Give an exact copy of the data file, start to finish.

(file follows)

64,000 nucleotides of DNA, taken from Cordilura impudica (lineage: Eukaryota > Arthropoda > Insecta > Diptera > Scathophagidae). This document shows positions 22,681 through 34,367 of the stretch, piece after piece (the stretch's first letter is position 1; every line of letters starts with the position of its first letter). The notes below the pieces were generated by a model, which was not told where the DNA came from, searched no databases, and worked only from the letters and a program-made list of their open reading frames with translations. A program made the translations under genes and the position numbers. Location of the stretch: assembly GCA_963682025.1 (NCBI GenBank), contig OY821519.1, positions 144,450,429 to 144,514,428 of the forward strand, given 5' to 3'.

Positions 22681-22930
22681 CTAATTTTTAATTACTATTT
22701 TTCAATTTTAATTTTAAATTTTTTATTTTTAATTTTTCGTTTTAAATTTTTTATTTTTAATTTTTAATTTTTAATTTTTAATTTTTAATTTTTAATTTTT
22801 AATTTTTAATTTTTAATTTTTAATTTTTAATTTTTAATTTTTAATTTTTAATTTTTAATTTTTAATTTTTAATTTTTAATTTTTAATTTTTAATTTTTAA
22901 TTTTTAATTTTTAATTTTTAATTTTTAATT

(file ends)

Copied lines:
64,000 nucleotides of DNA, taken from Cordilura impudica (lineage: Eukaryota > Arthropoda > Insecta > Diptera > Scathophagidae). This document shows positions 22,681 through 34,367 of the stretch, piece after piece (the stretch's first letter is position 1; every line of letters starts with the position of its first letter). The notes below the pieces were generated by a model, which was not told where the DNA came from, searched no databases, and worked only from the letters and a program-made list of their open reading frames with translations. A program made the translations under genes and the position numbers. Location of the stretch: assembly GCA_963682025.1 (NCBI GenBank), contig OY821519.1, positions 144,450,429 to 144,514,428 of the forward strand, given 5' to 3'.

Positions 22681-22930
22681 CTAATTTTTAATTACTATTT
22701 TTCAATTTTAATTTTAAATTTTTTATTTTTAATTTTTCGTTTTAAATTTTTTATTTTTAATTTTTAATTTTTAATTTTTAATTTTTAATTTTTAATTTTT
22801 AATTTTTAATTTTTAATTTTTAATTTTTAATTTTTAATTTTTAATTTTTAATTTTTAATTTTTAATTTTTAATTTTTAATTTTTAATTTTTAATTTTTAA
22901 TTTTTAATTTTTAATTTTTAATTTTTAATT